U of Akron to Kills 80 Degree Programs, Adds eSports

Disney to put live 'Overwatch' eSports matches on TV

The University of Akron announced this week that they are killing 80 degree programs in order to open a massive eSports facility.

The University of Akron’s Board of Trustees announced this week that the university would be shutting down 10 Ph.D. programs, 33 master’s programs, 20 bachelor’s programs, and 17 associate-degree programs. The board claims that the programs were chosen based on low enrollment. The degree programs included account for 20 percent of the university’s total offerings.

In the same week, the university announced that they were making way for a massive eSports facility that would cater to varsity, club, and recreational video game players. This fall, the University of Akron will have varsity teams that play Overwatch, League of Legends, Hearthstone, Counter-Strike: Global Offensive, and Rocket League.

The new eSports facilities will be situated in the existing student union, football stadium, and honors college building. The renovations will cost approximately $750,000. Additionally, the eSports program will cost $470,000 to operate annually.

The University of Akron is far from the first university to dive into the eSports space. In April 2017, the University of Utah announced that they would provide scholarships to students participating in its eSports program.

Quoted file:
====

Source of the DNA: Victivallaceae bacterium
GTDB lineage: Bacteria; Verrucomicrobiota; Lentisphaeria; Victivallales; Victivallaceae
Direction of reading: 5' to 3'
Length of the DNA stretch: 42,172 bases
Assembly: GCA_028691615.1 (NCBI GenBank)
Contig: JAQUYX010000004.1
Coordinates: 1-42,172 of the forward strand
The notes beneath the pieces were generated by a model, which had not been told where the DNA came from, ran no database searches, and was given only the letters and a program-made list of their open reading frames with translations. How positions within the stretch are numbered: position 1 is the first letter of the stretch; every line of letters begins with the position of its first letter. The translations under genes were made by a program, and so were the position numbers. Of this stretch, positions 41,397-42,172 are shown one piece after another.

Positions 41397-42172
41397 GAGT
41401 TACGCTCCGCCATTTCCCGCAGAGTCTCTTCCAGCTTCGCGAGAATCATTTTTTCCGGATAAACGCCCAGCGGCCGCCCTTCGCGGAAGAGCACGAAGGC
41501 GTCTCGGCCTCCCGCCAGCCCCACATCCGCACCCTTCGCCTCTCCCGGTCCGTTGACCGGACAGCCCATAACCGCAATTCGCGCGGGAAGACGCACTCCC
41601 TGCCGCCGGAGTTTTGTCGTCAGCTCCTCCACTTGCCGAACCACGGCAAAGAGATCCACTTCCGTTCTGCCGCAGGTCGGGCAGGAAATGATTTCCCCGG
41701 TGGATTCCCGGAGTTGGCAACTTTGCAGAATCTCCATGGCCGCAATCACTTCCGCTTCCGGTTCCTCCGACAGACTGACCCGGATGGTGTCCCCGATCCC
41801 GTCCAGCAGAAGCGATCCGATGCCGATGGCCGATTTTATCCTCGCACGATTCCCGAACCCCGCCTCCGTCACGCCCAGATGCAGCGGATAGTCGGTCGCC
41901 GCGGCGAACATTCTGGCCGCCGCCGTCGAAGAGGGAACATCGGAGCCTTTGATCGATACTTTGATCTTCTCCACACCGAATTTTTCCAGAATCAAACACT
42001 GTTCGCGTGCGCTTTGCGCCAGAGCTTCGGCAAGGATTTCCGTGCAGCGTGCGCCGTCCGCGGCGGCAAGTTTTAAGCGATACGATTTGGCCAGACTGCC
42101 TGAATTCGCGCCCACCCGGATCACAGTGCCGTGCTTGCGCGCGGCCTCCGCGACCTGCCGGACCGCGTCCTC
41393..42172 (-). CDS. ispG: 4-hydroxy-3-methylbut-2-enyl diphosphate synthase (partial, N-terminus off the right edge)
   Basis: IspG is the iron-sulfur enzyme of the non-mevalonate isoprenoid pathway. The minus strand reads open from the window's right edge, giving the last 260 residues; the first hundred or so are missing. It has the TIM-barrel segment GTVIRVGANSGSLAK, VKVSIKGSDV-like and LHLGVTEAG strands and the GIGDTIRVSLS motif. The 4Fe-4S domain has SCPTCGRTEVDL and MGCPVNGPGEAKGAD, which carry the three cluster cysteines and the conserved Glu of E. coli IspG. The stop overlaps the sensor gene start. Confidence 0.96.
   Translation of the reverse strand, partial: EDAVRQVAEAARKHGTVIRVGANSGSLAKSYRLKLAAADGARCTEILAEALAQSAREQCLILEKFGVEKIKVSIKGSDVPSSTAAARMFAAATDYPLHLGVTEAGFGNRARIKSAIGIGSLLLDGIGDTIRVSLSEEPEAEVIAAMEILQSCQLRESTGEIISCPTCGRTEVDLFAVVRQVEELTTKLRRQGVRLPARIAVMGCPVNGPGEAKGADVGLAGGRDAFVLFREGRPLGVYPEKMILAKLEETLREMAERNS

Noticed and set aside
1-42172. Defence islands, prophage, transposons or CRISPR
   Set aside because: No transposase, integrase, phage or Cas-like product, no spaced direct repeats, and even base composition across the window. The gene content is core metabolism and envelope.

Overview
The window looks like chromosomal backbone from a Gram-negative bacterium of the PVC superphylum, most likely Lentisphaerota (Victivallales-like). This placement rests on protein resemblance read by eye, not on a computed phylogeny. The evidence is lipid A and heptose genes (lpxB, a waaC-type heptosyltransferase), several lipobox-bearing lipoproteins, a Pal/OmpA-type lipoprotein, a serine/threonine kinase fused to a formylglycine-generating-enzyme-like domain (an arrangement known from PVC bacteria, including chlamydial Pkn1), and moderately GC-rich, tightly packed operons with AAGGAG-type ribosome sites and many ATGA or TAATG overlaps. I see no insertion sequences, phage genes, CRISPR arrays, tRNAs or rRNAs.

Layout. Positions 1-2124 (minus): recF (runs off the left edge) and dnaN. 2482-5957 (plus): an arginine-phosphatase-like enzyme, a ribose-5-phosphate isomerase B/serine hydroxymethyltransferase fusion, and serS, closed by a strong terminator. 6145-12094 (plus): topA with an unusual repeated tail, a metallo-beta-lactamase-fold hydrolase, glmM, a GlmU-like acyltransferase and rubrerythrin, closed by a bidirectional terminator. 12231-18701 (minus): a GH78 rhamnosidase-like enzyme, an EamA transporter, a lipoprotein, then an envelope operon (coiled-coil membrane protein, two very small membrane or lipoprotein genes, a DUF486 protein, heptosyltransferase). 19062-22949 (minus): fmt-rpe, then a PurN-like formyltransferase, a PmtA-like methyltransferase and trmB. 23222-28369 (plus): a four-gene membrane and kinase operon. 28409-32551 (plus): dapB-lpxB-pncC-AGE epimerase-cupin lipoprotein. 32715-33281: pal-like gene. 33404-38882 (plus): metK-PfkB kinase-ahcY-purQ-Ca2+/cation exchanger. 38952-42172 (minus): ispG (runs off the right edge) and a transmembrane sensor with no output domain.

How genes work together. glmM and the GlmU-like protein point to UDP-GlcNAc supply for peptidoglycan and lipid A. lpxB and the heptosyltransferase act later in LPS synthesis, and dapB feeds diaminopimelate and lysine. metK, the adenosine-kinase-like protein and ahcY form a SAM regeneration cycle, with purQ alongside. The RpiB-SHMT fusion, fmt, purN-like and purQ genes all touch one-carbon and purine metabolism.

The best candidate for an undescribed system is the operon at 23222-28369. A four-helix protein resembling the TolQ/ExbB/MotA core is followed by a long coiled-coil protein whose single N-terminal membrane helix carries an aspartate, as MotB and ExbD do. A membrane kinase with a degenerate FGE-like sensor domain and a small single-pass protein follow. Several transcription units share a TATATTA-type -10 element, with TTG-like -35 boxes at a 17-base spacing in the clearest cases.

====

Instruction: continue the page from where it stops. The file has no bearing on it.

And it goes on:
Another school, UC Irvine, was one of the first to dive into the eSports space. In a statement from the university’s then interim president, the school argued that eSports is the future of competition.

Esports is the future of competition. Period. It transcends language, geography, race, age, religion, gender identity, sexual orientation, physical ability and many other identities. In five years many more schools will official programs and more structure will be in place to regulate and provide guidance to schools. Esports also has a huge opportunity to learn from the successes and shortcomings of traditional sports and provide a model for collegiate competition in the 21st century.

This trend is likely to continue at schools not only around the nation, but around the world.


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